Capstone Project 20F11: NASA Psyche Mission: Robotic Explorer

Overview of Psyche Mission
Psyche is both the name of an asteroid orbiting the Sun between Mars and Jupiter -- and the name of a NASA space mission to visit that asteroid, led by Arizona State University. The mission was chosen by NASA on January 4, 2017 as one of two missions for the agency's Discovery Program, a series of relatively low-cost missions to solar system targets. The Psyche spacecraft is targeted to launch in summer 2022 and travel to the asteroid using solar-electric (low-thrust) propulsion, arriving in 2026, following a Mars flyby and gravity-assist in 2023. After arrival, the mission plan calls for 21 months spent at the asteroid, mapping it and studying its properties. The spacecraft will include a Gamma Ray and Neutron Spectrometer, a Multispectral Imager, a Magnetometer and an x-band radio telecommunications system. The Psyche mission will also test a sophisticated new laser communication technology, called Deep Space Optical Communication, that encodes data in photons to communicate between a probe in deep space and Earth.

Previously, the consensus of the science community was that the asteroid Psyche was almost entirely metal. New data on density, radar properties, and spectral signatures indicate that the asteroid is possibly a mixed metal and silicate world. There are still contradictions in the current available data, but the best analysis indicates that Psyche is likely made of a mixture of rock and metal, with metal comprising between 30-60% of its volume. The asteroid's composition has been determined by radar observations and by the measurement of thermal inertia (how quickly an object gains or reradiates heat). This will be NASA's first space mission to a world rich in metal, rather than rock or ice. Scientists think Psyche may consist largely of metal from the core of an early planet, one of the building blocks of the terrestrial (rocky) planets in our solar system: Mercury, Venus, Earth and Mars. Psyche is most likely a survivor of multiple violent hit-and-run collisions, common when the solar system was forming. The asteroid Psyche may be able to show us how Earth's core and the cores of the other terrestrial planets came to be.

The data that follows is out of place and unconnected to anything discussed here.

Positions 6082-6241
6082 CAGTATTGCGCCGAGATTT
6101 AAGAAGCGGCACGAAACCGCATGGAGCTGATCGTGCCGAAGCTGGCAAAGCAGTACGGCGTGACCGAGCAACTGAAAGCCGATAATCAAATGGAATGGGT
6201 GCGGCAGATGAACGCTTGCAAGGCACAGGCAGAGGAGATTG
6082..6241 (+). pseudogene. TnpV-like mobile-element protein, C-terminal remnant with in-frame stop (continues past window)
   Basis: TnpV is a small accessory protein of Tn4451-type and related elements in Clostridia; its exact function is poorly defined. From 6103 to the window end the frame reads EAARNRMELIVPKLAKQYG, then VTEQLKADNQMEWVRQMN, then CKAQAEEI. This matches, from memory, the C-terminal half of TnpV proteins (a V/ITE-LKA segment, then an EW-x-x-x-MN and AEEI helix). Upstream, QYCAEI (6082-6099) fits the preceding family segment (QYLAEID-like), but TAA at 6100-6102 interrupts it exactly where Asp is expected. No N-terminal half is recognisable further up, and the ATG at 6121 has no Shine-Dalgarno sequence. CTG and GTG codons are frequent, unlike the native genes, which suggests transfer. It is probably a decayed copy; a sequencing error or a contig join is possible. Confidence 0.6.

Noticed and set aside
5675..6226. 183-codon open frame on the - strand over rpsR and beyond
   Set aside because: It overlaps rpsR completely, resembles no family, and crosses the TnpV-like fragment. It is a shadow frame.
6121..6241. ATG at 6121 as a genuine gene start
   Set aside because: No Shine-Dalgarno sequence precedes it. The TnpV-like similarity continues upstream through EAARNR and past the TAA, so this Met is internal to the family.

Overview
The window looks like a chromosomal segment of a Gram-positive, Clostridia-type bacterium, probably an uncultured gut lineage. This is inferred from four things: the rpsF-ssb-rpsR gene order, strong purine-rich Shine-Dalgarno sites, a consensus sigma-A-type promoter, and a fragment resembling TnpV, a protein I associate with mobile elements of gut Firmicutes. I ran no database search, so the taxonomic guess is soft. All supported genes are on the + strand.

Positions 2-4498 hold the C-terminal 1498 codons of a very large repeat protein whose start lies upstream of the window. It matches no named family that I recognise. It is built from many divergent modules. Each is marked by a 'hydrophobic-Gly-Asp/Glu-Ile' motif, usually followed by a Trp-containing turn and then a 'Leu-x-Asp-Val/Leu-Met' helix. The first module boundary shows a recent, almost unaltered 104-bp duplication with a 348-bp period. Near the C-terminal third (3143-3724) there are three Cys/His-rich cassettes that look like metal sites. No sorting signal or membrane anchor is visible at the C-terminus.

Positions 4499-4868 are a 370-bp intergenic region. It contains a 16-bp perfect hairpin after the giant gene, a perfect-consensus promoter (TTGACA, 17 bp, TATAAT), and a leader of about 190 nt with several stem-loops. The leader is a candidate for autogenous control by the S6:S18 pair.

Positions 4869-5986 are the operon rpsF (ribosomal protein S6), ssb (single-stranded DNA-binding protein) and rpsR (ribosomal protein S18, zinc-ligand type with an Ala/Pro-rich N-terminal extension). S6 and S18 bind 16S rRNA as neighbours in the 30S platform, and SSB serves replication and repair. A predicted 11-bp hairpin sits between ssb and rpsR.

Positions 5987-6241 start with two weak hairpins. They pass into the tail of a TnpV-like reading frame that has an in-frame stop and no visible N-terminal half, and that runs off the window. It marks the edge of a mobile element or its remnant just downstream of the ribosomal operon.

The NAU Psyche rover team mission is to create, prototype, and test a rover that could traverse the hypothesized surfaces of the Psyche asteroid. These surfaces could include mostly flat metallic, flat metallic with metal and/or rocky debris, rough/high relief metallic and/or rocky terrain, and high-relief metallic crater walls. The other constraints of this project are the low gravity on Psyche (0.144m/s^2), which could affect how our rover attaches to the surface and will affect the frictional forces between the rover and the surface. Since we do not know exactly what the asteroid looks like, what the surfaces are, and what the surfaces are composed of, this project will be based on previous assumptions made by scientists investigating the asteroid. The success of this project will be determined primarily by how well our rover can traverse the hypothesized surfaces.

The QFD identifies, relates, and ranks the customer needs to the engineering requirements. Each of the customer requirements were ranked against the engineering requirements on a scale of 1-3-9 to calculate the relative technical importance of each parameter, with one being the least important, three average importance, and nine most important. Based on the results displayed in the QFD, the teamís focus is on the power system, size of the rover, and torque output of the motor.

This black box model consists of materials (solid arrow), energies (hollow arrow), and signals (dashed arrow). This model was critical to help the Psyche Capstone Team visualize the necessary systems for the rover.

The functional decomposition for the Psyche Rover allowed us to visualize the necessary subsystems needed for the Psyche rover.

Page last modified: February 19 2021 15:27:38.

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